An excerpt from Sherman’s after-action report. Sherman preceded his troops into Chattanooga at Grant’s order, and went with Grant to view the terrain. His assignment was to secure the north end of Missionary Ridge, leaving some troops to help take Lookout Mountain. He mentions the problem of the weak pontoon bridge at Bridgeport; it would delay him far more than they realized at the time.
At Fayetteville I received orders from General Grant to come to Bridgeport with the Fifteenth Army Corps, and leave General Dodge’s command at Pulaski and along the railroad from Columbia to Decatur.
I instructed General Blair to follow with the Second and First Divisions by way of New Market, Larkinsville, and Bellefonte, while I conducted the other two divisions by Decherd, the Fourth Division crossing the mountains to Stevenson, and the Third by University Place and Sweeden’s Cover.
In person I proceeded by Sweeden’s Cover and Battle Creek, reaching Bridgeport at night of November 13.
I immediately telegraphed to the commanding general my arrival and the position of my several divisions, and was summoned to Chattanooga. I took the first boat during the night of the 14th for Kelley’s, and rode into Chattanooga on the 15th. I then learned the part assigned me in the coming drama, was supplied with the necessary maps and information, and rode during the 16th, in company with Generals Grant, thomas, William F. Smith, Brannan, and others to a position on the west bank of the Tennessee, from which could be seen the camps of the enemy compassing Chattanooga and the line of Missionary Hills, with its terminus on Chickamauga Creek, the point that I was expected to take, hold, and fortify.
Pontoons, with a full supply of balks and chesses, had been prepared for the bridge over the Tennessee, and all things prearranged with a foresight that elicited my admiration. From the hills we looked down on the amphitheater of Chattanooga as on a map, and nothing remained but for me to put my troops in the desired position.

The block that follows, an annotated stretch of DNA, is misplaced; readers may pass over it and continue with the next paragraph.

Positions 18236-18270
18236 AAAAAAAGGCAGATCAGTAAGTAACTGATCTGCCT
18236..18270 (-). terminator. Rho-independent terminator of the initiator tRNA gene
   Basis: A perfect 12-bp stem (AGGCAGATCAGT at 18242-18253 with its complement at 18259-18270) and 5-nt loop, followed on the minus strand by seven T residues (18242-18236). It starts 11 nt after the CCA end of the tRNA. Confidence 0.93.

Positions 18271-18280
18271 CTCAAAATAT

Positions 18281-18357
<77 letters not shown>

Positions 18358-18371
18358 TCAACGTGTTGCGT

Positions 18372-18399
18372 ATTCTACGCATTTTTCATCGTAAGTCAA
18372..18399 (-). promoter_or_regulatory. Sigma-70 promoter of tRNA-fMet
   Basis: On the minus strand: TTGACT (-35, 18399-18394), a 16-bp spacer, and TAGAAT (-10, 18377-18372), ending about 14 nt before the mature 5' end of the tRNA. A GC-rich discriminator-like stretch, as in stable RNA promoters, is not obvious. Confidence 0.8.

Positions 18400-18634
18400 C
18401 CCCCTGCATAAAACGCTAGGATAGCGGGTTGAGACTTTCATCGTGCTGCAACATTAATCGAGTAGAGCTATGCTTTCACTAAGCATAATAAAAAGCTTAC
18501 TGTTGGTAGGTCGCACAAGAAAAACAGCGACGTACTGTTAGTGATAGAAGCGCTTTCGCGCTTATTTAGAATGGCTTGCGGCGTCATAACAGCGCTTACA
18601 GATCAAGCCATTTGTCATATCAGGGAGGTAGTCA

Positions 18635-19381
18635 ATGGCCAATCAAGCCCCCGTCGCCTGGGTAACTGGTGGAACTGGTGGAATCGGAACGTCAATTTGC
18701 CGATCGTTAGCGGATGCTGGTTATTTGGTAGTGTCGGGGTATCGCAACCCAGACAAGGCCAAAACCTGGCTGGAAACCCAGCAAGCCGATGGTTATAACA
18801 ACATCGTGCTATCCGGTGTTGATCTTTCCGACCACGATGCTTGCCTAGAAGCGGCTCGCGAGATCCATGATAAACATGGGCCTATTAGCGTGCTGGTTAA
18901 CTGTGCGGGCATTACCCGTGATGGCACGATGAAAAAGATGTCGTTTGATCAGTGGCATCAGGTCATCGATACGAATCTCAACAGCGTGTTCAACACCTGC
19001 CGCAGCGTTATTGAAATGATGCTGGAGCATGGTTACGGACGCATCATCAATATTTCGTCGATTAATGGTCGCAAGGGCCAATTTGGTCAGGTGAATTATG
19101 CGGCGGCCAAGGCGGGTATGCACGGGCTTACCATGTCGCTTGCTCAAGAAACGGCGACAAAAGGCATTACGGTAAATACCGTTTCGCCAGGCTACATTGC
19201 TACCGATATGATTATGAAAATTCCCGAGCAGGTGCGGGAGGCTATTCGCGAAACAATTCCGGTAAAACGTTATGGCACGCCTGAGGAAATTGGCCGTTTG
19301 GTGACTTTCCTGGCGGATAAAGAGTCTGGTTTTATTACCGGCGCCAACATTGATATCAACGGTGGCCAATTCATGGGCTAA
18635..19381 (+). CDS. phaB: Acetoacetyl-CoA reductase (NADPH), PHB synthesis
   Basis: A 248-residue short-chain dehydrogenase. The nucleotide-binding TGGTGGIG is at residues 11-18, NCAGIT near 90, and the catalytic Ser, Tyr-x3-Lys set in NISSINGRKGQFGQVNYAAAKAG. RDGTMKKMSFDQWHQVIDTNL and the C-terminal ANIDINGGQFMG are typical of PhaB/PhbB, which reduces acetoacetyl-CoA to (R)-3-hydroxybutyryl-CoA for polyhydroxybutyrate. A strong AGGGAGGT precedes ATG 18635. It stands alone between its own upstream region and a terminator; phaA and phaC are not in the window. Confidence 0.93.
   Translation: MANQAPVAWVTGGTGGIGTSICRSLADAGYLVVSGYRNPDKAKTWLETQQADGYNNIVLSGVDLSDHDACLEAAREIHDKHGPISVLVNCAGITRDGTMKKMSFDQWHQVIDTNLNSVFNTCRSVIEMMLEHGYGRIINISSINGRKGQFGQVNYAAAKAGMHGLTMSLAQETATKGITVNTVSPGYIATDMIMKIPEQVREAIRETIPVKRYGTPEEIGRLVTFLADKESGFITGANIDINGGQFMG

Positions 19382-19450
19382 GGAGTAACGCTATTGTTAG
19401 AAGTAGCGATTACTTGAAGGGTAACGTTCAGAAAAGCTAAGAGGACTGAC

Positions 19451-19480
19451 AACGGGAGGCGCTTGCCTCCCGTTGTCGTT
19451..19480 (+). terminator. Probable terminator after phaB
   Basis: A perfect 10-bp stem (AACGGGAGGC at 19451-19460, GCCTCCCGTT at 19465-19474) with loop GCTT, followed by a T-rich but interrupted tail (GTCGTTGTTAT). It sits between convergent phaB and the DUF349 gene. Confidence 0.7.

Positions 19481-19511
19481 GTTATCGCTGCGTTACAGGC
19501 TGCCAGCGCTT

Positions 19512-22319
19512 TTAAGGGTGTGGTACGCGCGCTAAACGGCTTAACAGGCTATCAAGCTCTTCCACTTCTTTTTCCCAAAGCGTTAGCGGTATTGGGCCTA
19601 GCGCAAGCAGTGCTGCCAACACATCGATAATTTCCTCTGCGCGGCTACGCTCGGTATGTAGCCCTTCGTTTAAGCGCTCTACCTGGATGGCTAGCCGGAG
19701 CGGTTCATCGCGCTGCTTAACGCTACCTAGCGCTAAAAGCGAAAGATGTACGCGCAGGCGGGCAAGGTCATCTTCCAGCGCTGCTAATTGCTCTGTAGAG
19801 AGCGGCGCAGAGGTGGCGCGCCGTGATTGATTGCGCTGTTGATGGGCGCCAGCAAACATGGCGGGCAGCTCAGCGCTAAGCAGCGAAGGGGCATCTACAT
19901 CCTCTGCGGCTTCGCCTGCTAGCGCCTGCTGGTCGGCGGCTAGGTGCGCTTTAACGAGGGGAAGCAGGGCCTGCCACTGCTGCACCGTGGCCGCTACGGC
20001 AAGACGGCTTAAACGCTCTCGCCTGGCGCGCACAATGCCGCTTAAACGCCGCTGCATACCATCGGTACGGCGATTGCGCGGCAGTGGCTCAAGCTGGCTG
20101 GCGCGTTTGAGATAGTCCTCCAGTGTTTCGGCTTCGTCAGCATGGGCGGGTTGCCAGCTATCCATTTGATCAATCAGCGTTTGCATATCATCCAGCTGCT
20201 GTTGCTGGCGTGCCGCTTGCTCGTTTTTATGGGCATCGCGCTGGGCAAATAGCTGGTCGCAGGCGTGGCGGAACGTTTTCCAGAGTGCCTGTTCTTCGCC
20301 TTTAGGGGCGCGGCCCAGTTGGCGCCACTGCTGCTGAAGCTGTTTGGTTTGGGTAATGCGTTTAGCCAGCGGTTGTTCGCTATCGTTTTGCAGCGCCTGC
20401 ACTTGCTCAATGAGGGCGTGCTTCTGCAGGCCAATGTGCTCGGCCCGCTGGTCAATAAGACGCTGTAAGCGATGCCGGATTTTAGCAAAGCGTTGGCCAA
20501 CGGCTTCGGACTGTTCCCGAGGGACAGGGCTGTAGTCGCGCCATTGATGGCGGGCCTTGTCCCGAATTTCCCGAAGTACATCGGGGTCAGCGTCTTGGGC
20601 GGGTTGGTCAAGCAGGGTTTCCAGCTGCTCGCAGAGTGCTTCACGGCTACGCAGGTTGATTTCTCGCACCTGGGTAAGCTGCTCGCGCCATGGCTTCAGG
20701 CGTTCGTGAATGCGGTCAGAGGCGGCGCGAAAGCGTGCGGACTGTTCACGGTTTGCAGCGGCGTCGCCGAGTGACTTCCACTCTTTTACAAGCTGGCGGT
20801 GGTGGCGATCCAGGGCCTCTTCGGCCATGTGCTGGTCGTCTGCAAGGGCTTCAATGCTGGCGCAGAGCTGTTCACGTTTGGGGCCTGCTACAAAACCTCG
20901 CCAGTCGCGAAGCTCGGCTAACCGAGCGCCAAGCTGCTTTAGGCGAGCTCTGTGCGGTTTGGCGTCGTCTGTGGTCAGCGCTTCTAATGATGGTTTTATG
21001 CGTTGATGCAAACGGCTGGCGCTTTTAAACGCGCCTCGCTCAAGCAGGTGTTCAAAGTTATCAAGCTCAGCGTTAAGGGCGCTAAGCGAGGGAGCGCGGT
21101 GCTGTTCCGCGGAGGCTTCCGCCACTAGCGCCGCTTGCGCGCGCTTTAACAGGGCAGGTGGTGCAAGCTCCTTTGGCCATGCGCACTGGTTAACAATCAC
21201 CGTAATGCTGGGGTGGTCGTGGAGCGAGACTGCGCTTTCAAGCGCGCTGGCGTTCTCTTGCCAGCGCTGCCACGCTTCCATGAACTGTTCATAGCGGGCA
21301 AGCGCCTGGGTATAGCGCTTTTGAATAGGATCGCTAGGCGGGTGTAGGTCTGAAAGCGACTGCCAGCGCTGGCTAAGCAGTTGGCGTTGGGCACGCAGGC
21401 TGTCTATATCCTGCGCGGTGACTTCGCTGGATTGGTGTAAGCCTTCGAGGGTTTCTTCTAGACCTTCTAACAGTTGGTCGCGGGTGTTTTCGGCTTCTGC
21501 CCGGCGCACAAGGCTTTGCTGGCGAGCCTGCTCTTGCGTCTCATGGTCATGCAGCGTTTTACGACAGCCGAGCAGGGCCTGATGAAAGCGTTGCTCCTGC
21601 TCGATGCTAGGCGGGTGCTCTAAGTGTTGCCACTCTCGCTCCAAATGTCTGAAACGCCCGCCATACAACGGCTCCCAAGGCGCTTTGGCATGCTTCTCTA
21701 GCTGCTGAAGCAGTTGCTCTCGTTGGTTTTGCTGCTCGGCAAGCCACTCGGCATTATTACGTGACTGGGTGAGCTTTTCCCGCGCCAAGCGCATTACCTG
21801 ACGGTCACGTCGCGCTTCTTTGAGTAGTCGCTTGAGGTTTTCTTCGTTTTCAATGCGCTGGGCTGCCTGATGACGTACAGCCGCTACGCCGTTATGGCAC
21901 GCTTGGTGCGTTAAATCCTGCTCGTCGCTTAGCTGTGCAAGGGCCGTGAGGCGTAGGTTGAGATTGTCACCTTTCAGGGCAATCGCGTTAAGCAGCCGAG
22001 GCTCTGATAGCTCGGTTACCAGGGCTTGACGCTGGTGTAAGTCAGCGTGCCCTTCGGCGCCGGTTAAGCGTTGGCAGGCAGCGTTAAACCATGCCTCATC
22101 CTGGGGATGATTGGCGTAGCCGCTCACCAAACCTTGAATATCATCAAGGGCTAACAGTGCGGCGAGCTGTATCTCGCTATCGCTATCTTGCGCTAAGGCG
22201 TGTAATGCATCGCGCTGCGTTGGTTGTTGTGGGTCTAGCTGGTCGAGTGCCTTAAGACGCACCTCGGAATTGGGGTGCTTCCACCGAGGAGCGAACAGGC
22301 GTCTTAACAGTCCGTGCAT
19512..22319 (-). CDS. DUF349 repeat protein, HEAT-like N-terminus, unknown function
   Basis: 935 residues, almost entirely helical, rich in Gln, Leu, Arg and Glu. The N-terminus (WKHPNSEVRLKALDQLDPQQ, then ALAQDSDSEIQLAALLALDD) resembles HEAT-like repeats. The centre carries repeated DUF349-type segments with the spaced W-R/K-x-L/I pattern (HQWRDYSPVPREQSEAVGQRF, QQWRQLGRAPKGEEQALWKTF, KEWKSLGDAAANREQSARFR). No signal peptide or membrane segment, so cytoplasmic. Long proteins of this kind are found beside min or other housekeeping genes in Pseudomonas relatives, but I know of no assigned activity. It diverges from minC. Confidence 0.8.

The plan contemplated that, in addition to crossing the Tennessee and making a lodgment on the terminus of Missionary Ridge, I should demonstrate against Lookout Mountain, near Trenton, with a part of my command. All in Chattanooga were impatient for action, rendered almost acute by the natural apprehension felt for the safety of General Burnside in East Tennessee. My command
had marched from Memphis, and I had pushed them as fast as the roads and distance would permit, but I saw enough of the condition of men and animals in Chattanooga to inspire me with renewed energy.
I immediately ordered my leading division (Ewing’s) to march, via Shellmound, to Trenton, demonstrate against Lookout Ridge, but to be prepared to turn quickly and follow me to Chattanooga; and in person I returned to Bridgeport, rowing a boat down the Tennessee from Kelley’s, and, immediately on arrival, put in motion my divisions in the order they had arrived.
The bridge of boats at Bridgeport was frail, and, though used day and night, our passage was slow, and the road thence to Chattanooga was dreadfully cut up and encumbered with the wagons of the other troops stationed along the road.